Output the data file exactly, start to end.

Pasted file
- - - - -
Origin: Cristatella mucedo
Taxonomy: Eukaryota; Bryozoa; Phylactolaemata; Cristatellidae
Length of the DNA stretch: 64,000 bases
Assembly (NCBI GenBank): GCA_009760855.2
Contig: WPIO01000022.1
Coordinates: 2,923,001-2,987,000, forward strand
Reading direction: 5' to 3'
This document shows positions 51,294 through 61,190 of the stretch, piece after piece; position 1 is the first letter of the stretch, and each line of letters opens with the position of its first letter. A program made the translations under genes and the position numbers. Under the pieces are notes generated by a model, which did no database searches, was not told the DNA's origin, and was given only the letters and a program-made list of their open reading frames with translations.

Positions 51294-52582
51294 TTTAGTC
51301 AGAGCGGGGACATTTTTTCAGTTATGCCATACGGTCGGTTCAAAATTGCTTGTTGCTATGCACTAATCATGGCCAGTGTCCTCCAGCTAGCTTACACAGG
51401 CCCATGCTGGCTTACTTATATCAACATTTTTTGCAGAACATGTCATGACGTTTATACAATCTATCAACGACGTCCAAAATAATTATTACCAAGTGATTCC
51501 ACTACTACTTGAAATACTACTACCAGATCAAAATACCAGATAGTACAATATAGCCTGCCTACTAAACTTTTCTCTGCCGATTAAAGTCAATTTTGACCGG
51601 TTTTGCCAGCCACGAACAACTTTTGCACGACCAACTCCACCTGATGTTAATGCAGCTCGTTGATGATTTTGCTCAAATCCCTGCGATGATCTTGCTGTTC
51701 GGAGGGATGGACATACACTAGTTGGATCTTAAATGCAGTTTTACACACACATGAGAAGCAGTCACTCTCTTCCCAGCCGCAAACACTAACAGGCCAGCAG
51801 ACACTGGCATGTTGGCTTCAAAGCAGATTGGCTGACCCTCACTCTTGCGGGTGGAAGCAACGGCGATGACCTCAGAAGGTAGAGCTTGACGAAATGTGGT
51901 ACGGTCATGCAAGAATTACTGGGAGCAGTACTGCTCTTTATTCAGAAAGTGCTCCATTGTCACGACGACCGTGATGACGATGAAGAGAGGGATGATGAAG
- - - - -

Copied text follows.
Origin: Cristatella mucedo
Taxonomy: Eukaryota; Bryozoa; Phylactolaemata; Cristatellidae
Length of the DNA stretch: 64,000 bases
Assembly (NCBI GenBank): GCA_009760855.2
Contig: WPIO01000022.1
Coordinates: 2,923,001-2,987,000, forward strand
Reading direction: 5' to 3'
This document shows positions 51,294 through 61,190 of the stretch, piece after piece; position 1 is the first letter of the stretch, and each line of letters opens with the position of its first letter. A program made the translations under genes and the position numbers. Under the pieces are notes generated by a model, which did no database searches, was not told the DNA's origin, and was given only the letters and a program-made list of their open reading frames with translations.

Positions 51294-52582
51294 TTTAGTC
51301 AGAGCGGGGACATTTTTTCAGTTATGCCATACGGTCGGTTCAAAATTGCTTGTTGCTATGCACTAATCATGGCCAGTGTCCTCCAGCTAGCTTACACAGG
51401 CCCATGCTGGCTTACTTATATCAACATTTTTTGCAGAACATGTCATGACGTTTATACAATCTATCAACGACGTCCAAAATAATTATTACCAAGTGATTCC
51501 ACTACTACTTGAAATACTACTACCAGATCAAAATACCAGATAGTACAATATAGCCTGCCTACTAAACTTTTCTCTGCCGATTAAAGTCAATTTTGACCGG
51601 TTTTGCCAGCCACGAACAACTTTTGCACGACCAACTCCACCTGATGTTAATGCAGCTCGTTGATGATTTTGCTCAAATCCCTGCGATGATCTTGCTGTTC
51701 GGAGGGATGGACATACACTAGTTGGATCTTAAATGCAGTTTTACACACACATGAGAAGCAGTCACTCTCTTCCCAGCCGCAAACACTAACAGGCCAGCAG
51801 ACACTGGCATGTTGGCTTCAAAGCAGATTGGCTGACCCTCACTCTTGCGGGTGGAAGCAACGGCGATGACCTCAGAAGGTAGAGCTTGACGAAATGTGGT
51901 ACGGTCATGCAAGAATTACTGGGAGCAGTACTGCTCTTTATTCAGAAAGTGCTCCATTGTCACGACGACCGTGATGACGATGAAGAGAGGGATGATGAAG